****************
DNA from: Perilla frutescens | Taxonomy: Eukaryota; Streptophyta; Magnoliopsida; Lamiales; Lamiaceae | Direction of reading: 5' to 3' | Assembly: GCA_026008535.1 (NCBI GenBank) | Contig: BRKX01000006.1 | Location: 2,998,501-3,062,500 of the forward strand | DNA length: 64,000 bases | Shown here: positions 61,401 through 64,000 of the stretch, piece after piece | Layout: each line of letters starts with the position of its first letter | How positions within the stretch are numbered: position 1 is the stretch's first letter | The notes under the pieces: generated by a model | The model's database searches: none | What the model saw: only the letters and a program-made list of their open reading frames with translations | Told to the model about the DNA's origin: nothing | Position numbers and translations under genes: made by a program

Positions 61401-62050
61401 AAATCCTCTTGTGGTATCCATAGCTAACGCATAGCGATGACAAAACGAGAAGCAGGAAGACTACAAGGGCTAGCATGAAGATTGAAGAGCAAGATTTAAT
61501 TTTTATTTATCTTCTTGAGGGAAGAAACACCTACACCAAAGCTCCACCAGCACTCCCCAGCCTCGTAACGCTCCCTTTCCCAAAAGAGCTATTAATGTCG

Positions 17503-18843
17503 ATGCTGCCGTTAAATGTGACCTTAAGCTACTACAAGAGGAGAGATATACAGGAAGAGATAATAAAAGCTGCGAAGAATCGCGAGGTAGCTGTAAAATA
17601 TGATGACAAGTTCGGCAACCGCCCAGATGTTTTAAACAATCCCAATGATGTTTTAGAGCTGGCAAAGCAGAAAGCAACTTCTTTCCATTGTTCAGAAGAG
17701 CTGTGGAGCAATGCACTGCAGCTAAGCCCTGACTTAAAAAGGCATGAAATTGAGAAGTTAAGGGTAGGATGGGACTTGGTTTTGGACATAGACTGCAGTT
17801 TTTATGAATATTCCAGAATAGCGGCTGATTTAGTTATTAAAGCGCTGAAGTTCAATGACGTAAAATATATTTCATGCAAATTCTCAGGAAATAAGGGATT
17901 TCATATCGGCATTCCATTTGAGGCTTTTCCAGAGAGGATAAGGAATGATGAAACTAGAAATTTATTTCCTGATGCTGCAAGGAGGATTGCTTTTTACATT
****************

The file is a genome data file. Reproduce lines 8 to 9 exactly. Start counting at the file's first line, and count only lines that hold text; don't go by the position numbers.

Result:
17701 CTGTGGAGCAATGCACTGCAGCTAAGCCCTGACTTAAAAAGGCATGAAATTGAGAAGTTAAGGGTAGGATGGGACTTGGTTTTGGACATAGACTGCAGTT
17801 TTTATGAATATTCCAGAATAGCGGCTGATTTAGTTATTAAAGCGCTGAAGTTCAATGACGTAAAATATATTTCATGCAAATTCTCAGGAAATAAGGGATT